(carriers) for a mutant allele causing Alkaptonuria.
MOLECULAR GENETIC TESTING: Carrier testing for at risk family members
is possible if the disease- causing mutations in the family have been
BIOCHEMICAL TESTING:Biochemical genetic testing is not reliable as a
method of carrier detection.
The diagnosis of Alkaptonuria is based on the detection of a significant
amount of HGA in the urine by gas chromatography- mass spectrometry
analysis (urine test). The amount of HGA excreted per day in individuals with
Alkaptonuria is usually between one and eight grams.
Blood plasma test can also be used for the diagnosis of Alkaptonuria. In
healthy subjects, homogentisic acid is absent in blood, but in Alkaptonuria
patients, the levels of homogentisic acid in plama may be up to 6.6micrograms/ml.
Other complications of the disease like Arthritis, discoloration of the sclera,
ear cartilage pigmentation, skin discoloration etc… may also help in the
diagnosis of ALkaptonuria.
The symptoms of Alkaptonuria vary from one person to another.These
symptoms described here are generally seen to some degree.
Most young people have few oor no symptoms other than the discoloration of
their urine, which turns black when left to stand in air.
Narrowing and calcification of intervertebral spaces
Calcification of the blood vessels: aorta, coronary arteries, mitral and aortic
valves etc…
Pigmentation in the eye
Pigmentation in the ear
Prostate and kidney stones
Black pigment deposition in cartilage, connective tissue, and the main joints
(hips, shoulders, elbows, knees, spine)
Progressive arthritis
GENERAL: Although there is currently no known cure for Alkaptonuria,
treatment can help reduce symptoms. Patients may consult with team of
doctors, including a geneticist, a neurosurgeon, an orthopedist, and a
cardiologist. This is because of the several complications involved in
Diets low in protein, especially in the amino acids phenylalanine and tyrosine,
can help reduce levels of Homogentisic acid, thereby lessening the amount
deposited in body tissues.
*Patients with arthritis may take nonsteroidal anti-infalmatory drugs (NSAIDs)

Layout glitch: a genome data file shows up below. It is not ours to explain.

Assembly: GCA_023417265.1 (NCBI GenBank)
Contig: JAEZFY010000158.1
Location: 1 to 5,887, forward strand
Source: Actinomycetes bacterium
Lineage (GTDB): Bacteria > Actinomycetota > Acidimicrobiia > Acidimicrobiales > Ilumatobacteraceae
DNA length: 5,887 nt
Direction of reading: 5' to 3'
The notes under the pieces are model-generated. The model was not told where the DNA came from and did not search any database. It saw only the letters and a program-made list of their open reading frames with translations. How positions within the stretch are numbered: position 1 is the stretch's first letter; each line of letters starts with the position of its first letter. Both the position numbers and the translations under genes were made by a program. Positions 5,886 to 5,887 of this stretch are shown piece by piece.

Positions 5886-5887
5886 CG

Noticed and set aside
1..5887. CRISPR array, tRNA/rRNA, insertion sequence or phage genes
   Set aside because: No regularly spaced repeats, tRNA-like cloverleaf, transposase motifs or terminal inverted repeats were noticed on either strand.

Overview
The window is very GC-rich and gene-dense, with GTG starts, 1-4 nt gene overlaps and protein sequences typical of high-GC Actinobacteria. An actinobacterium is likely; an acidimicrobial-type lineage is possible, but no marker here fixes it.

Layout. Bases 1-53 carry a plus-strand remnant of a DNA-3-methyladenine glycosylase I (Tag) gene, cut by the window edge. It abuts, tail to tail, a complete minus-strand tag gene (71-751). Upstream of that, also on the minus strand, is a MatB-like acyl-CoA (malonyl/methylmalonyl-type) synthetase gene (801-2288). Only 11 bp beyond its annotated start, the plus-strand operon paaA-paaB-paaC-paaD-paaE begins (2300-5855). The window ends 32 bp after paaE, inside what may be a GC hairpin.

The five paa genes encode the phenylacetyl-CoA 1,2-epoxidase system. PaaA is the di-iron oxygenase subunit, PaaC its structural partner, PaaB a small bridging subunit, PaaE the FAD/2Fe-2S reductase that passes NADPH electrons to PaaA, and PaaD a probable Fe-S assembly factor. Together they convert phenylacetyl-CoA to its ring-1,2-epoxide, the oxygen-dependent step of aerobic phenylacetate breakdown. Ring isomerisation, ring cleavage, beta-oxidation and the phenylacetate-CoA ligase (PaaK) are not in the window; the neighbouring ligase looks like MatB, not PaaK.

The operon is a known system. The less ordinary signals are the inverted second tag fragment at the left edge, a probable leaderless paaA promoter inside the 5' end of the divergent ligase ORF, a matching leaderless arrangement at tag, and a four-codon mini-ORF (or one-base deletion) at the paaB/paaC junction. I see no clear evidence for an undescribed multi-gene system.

or acetaminophen to relieve pain and inflammation. Commonly used over-the
–counter NSAIDs include Ibuprofen (Advil or Motrin) and naproxen sodium
(Aleve). NSAIDs may be taken by mouth, injected into the vien, or applied to
the skin. Patients with more severe arthritis symptoms may benefit from the
selective COX-2 inhibitor called celecoxib (Celebrex). This medication is
taken by mouth daily to reduce the pain and inflammation associated arthritis.
*Vitamin C, as much as 1g/d, is recommended for older children and adults.
The mold antioxidant nature of ascorbic acid helps to retard the process of
conversion of homogentisate to the polymeric material that is deposited in the
cartilaginous tissues.
*Limited use of nitisinone, an inhibitor of the enzyme 4hydroxyphenylpyruvate dioxygenase, which mediates formation of
homogentisic acid, has been reported. Urinary homogentisate excretion was
markedly reduced, but safety of prolonged use is still an open question.
Older individuals may require removal of lumbar discs with fusion and Hip,
shoulder or knee joint replacement may be necessary.
A 45 year-old white woman presented with a three year history of bluish
discoloration of her ears. The patient had noted a bluish-black staining of the
armpit areas of her clothing for the prior 6 months. A review of systems and
past medical history were significant for a history of constant right lower back
pain and bilateral knee pain for approximately 1 year. A review of medications
revealed dialy use of conjugated estrogens and multivitamins and intermittent
use of ibuprofen. The patients parents were not known to be consanguineous.
Mucocutaneous examination was significant for bluish-black patches on the
ears in areas overlying cartilage. Larger bluish patches were also noted in the
axillary vaults. Cardiac, ophthalmologic examinations were defected to some
extent. Orthopedic evaluation revealed limited spinal range of motion.
Examination of lumbosacral xrays revealed marked degenerative disc
disease at the T12-S1 level and anterior osteophytosis at the T 11-L2 levels.
Complete blood plasma test has elevated Homogentisic acid. A urine sample
darkened upon standing. A qualitative assay for urinary Homogentisic acid
was positive (Fishberg test)(Fishberg EH. The instantaneous diagnosis of
alkaptonuria on a single drop of urine. JAMA 1942; 119:882).